Trump did not offer much clarity during Monday's briefing.
"We're actually calling it a number of committees with the most prominent people in the country, the most successful people in the various fields, and we'll be announcing them tomorrow," Trump said.
"We'll have a transportation committee. We're going to have a manufacturing committee," the President added. "We'll also have religious leaders committee. We have a great group of religious leaders. Committees with religious leaders."
"I will call them committees," he added, "ultimately we're going to make decisions."
A source who regularly advises chief executives cast doubt on the notion that business leaders would formally join a new White House task force. Instead, if the administration begins to tout outside business leaders, it's likely a result of officials such as Mnuchin calling them and asking if the administration could solicit their advice from time to time, said the source.
"They aren't going to say 'no,' " said the source.
Still, there's a big difference between committing to take a White House call for advice and a formal committee advising the President. One of Trump's confidants, and a likely candidate to join any business-centered task force, Blackstone CEO Steve Schwarzman hadn't yet been asked to join the effort, according to a person close to Schwarzman.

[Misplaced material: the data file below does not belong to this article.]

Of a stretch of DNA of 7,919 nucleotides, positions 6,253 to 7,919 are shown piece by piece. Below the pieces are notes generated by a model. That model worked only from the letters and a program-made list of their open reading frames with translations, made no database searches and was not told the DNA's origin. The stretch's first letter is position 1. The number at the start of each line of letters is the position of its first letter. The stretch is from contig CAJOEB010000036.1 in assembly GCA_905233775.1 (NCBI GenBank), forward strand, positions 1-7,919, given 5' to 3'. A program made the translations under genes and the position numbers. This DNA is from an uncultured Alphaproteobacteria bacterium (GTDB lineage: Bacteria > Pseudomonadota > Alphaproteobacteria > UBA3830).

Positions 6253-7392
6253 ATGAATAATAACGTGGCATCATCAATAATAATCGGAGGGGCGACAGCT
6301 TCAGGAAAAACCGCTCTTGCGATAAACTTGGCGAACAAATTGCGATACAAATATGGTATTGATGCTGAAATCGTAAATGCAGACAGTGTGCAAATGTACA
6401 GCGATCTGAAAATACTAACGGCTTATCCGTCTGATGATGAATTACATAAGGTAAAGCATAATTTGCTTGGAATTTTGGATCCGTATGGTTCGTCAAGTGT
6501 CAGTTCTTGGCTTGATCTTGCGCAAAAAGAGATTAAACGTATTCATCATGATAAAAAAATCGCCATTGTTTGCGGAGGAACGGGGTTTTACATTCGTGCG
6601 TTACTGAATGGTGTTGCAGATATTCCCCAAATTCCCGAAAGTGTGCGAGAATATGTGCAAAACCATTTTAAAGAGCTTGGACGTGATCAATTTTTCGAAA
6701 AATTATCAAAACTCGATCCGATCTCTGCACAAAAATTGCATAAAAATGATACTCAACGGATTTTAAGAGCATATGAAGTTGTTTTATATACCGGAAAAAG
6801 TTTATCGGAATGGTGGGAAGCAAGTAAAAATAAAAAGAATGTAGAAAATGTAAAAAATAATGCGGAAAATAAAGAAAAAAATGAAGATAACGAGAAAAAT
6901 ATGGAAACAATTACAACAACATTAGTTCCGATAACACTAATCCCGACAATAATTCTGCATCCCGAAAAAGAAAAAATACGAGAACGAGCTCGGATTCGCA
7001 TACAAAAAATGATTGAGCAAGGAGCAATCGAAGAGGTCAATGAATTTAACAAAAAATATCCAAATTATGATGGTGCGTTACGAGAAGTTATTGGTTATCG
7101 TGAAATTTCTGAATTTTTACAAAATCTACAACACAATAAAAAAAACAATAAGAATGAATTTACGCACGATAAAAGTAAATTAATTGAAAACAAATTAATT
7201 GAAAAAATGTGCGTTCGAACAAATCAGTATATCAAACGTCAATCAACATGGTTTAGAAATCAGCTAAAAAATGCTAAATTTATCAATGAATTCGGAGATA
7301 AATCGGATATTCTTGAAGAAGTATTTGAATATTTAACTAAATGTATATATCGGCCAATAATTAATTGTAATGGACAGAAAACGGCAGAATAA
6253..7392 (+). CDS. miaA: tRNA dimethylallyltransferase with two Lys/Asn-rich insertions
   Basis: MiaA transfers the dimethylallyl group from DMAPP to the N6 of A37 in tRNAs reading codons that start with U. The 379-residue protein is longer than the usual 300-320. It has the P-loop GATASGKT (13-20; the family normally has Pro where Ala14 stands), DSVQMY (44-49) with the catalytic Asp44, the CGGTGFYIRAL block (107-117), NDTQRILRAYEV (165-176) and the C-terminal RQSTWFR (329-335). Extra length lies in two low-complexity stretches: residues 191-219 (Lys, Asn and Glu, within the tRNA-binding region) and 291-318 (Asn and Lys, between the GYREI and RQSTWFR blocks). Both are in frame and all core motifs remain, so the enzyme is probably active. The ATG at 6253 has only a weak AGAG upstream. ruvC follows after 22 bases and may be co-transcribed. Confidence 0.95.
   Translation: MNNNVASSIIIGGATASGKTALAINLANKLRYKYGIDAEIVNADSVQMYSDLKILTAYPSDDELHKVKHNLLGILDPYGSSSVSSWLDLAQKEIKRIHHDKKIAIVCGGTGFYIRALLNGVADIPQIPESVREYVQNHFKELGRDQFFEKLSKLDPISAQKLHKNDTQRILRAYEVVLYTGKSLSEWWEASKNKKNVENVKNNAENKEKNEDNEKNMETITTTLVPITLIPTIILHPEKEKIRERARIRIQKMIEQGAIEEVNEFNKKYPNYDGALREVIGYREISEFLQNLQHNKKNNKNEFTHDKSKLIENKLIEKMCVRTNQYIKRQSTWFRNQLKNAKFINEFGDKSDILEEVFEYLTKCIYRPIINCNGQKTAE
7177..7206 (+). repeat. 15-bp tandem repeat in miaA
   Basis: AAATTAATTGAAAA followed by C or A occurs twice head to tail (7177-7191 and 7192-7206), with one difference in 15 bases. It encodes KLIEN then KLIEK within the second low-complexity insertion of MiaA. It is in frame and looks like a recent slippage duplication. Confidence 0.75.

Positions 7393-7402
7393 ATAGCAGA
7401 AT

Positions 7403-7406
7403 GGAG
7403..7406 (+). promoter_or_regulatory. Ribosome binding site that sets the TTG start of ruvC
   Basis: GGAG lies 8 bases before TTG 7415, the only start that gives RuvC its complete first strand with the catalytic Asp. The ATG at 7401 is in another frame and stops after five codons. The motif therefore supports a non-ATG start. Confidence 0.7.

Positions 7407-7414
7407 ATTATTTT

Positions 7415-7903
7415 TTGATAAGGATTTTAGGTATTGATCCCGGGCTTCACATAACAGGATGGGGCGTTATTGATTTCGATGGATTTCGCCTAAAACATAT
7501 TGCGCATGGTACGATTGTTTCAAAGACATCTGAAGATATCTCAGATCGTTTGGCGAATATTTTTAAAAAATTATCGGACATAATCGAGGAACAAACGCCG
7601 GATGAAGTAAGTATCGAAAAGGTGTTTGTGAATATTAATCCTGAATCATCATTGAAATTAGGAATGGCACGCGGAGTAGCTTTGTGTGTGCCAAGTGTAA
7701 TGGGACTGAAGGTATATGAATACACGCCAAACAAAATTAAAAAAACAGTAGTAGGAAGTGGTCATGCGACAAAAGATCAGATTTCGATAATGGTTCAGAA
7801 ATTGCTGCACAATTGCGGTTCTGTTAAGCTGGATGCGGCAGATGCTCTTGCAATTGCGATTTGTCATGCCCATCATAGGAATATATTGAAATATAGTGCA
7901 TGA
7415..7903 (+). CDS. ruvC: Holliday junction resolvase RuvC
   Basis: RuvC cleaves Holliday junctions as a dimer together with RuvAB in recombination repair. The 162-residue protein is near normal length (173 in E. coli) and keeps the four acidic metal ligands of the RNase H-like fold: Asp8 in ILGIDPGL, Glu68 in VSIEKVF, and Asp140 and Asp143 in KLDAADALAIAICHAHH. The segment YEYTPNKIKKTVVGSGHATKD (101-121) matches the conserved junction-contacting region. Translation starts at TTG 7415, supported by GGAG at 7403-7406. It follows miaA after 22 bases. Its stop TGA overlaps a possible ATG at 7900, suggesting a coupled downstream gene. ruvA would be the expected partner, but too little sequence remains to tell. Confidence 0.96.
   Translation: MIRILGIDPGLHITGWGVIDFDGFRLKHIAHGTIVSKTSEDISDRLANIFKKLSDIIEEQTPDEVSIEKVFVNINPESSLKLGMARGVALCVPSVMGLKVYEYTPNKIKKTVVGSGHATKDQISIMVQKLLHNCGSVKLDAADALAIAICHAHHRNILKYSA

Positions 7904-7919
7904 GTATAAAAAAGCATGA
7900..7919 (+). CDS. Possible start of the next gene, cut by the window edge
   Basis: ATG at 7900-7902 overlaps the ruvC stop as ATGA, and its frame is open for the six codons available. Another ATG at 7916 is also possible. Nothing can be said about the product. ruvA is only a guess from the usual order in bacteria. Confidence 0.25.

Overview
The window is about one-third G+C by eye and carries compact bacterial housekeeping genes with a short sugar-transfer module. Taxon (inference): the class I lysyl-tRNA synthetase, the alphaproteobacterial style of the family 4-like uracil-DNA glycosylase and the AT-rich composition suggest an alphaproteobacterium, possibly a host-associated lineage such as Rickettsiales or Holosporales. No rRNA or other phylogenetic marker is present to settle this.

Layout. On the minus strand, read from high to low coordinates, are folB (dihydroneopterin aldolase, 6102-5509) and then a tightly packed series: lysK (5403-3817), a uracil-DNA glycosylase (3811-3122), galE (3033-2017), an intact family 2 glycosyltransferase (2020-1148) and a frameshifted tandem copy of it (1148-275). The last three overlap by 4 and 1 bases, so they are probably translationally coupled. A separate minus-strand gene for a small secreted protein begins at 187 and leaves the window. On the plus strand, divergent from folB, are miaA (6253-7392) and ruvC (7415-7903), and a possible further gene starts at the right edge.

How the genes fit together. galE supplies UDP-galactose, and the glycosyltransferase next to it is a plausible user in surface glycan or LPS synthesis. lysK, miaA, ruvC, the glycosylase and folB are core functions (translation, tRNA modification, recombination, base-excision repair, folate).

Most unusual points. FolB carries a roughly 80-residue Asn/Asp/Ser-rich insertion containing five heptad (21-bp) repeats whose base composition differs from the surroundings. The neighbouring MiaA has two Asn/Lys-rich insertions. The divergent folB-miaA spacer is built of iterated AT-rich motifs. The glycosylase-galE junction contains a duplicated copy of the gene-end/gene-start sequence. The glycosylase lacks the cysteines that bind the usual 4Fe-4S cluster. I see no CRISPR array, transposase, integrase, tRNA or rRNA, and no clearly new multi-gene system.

Business leaders have been hesitant to formally tie themselves to the Trump administration in the past, and often prefer to keep their relationship with the President private. The business councils Trump formed at the onset of his administration disintegrated after he blamed "many sides" for white supremacist violence in Charlottesville, Virginia in 2017. Many of the corporate leaders fled the groups after the President's remarks, though he later claimed he dissolved them on his own.
Some of Trump's allies have proposed naming a recovery "czar" from the private sector to oversee efforts to revive the consumer economy and address unemployment after coronavirus forced the closure of businesses across sectors.
Influential conservatives have floated economist Art Laffer as the leader of the task force, and he has presented some ideas -- such as a payroll tax waiver -- to senior White House aides. Trump awarded Laffer a presidential medal of freedom last year, but the White House hasn't yet offered him a position on a new panel, according to a senior administration official.
Laffer told CNN this week he hasn't been asked to be on the economic task force -- and that given its likely large size, he's not particularly inclined to participate
Trump said Monday he expects recommendations from the committee "soon."
"They already know what I want," he said, "I don't have to give them instructions. They are sophisticated people, the best people in their fields."
CNN’s Vivian Salama, Maegan Vazquez and Cristina Alesci contributed to this report.